Are you paying attention to the colours around you? The world in all its multi-hued brilliance goes unnoticed, unappreciated as we race from dawn to dusk. The colours we take for granted hold secret meanings within them. Ever noticed how, in filmmaking, past events are depicted as black and white, or sepia- tinted? Or when the filmmaker needs to have an object or person stand out in a scene, it is given a bright appearance while the rest of the scene merges together in tones of grey or brown? In movies, bright colours are used as subconscious indicators of pleasantness or progressiveness, while dull, dark tones signify suppression or outright negativity. In real life, too, the colours one chooses to surround oneself with form subtle non-verbal cues about the personality.
Interestingly, cultural attributions of colour meanings change subconscious perceptions through conditioning. Black, in one culture, could signifiy power and in another one, stand for mourning and protest. While at one end of the world blushing brides are decked in snowy white, at the other it stands for widowhood. The range of meanings is vast and often complicated. But far more perplexing is the effect of colours on our life.
Here’s an anecdote about a painter who had a creative idea for his home interiors: To paint his drawing room walls grey so that “when people sit against them with their multi-coloured clothing, it would create the effect of jewels sparkling in the light.” The idea was brilliant but very soon, the effects of ‘grey’ began to manifest themselves — the artist and most of his friends sensed that mood seemed to move downhill every time they sat together in that room. Fortunately, the painter realised the “grey effect” and had the walls repainted. Funnily enough, with colours back in the room, good cheer returned!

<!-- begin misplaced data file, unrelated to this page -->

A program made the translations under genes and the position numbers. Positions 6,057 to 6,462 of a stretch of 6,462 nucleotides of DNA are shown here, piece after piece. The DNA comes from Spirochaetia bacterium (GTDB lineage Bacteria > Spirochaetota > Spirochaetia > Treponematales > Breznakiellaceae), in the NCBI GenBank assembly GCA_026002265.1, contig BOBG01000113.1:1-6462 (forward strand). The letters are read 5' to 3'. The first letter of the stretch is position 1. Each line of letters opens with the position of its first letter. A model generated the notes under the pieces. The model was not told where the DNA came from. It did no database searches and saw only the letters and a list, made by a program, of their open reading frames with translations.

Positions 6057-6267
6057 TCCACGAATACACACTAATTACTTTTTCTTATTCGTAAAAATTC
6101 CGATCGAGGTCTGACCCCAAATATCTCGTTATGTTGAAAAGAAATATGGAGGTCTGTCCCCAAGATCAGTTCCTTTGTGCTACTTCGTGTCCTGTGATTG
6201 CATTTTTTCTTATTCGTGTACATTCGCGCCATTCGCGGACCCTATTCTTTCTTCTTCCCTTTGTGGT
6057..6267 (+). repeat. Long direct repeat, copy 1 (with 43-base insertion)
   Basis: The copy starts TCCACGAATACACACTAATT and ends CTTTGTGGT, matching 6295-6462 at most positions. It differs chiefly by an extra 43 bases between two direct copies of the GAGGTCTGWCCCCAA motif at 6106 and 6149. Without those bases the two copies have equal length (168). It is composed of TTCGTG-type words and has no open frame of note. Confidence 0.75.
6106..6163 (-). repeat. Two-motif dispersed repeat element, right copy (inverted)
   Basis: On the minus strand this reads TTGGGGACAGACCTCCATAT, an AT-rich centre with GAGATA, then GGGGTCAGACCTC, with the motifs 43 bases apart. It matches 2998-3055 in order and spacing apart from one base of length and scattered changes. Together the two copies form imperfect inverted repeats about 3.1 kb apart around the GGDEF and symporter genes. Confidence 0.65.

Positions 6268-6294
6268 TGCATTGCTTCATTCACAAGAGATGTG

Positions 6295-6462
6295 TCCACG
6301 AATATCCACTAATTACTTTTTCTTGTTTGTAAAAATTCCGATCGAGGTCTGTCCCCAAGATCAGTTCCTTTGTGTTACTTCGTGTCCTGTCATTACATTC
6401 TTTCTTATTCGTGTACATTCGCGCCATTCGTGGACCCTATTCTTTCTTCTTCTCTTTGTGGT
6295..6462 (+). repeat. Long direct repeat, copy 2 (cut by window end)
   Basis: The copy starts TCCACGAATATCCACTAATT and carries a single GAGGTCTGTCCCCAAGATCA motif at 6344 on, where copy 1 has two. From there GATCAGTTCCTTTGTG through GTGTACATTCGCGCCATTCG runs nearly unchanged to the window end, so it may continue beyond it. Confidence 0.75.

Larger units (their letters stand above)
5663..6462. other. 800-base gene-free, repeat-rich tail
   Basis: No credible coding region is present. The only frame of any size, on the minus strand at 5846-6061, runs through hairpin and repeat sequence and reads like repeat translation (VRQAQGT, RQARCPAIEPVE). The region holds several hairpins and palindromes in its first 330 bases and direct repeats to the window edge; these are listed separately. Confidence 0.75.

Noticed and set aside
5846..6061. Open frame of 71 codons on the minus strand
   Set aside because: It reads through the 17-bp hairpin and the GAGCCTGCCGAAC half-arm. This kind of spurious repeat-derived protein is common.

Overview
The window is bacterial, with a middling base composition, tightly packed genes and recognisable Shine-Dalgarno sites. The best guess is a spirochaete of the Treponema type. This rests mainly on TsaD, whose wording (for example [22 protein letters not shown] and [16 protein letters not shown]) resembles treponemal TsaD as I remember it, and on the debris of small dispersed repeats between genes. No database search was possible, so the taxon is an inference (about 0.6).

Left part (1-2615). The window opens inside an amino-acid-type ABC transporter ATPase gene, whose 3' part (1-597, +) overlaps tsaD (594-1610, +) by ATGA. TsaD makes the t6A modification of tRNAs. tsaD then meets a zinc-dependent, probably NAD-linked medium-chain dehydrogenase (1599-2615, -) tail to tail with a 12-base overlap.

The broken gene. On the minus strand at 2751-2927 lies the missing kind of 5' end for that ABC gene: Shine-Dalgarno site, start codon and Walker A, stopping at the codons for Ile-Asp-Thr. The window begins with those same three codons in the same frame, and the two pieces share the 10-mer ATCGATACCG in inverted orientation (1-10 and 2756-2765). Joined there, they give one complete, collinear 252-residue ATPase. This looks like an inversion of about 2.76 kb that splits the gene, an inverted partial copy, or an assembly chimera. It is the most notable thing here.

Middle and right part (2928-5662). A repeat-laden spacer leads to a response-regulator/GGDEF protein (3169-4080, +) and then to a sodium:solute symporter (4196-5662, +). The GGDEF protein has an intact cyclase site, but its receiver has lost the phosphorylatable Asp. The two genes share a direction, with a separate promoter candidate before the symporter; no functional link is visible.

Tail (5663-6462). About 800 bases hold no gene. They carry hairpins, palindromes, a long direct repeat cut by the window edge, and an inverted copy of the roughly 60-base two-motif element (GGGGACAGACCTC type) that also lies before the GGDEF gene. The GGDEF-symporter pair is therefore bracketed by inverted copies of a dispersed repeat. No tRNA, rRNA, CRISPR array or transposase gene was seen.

Practitioners of chromotherapy swear by the healing powers of colour, as they attempt to restore balance within the human body through the use of colours in white light. The idea is that colours are part of the physical self, manifested in the aura. Although the aura and its existence are matters of metaphysical conjecture, the effect of colours on your mood and well-being does lend some credence to the concept. The aura, defined as an outer covering of light enveloping our bodies, is composed of specific colours mirroring the exact shades of an individual’s personality.
The concept of physical “personal space” is very closely linked to the aura: because the auric egg extends a few feet beyond our body, we feel uncomfortable having strangers too close even if they aren’t physically touching us: their “aura” is actually jostling ours. That explains the joy derived from snuggling up to the ones we love — their auras are in sync with ours — and the calm felt in the presence of spiritually evolved souls. Getting “bad vibes” from someone falls under the same category.
Interestingly, the auric egg is supposed to be electromagnetic, so over the day it picks up bits and pieces of the auric texture of others, turning dull and dirty, its colours muddied beyond recognition. That’s why a shower is proposed as remedy for a “black mood”— water cleansing the aura of the unwanted bits. The same showering effect is created in the presence of people with positive energy. So perhaps one small contribution to humanity would be to make yourself a positive person — who heals others and lends them energy with the mere brightness of her or his aura. That is, perhaps, the easiest way to make a difference.
Zehra Naqvi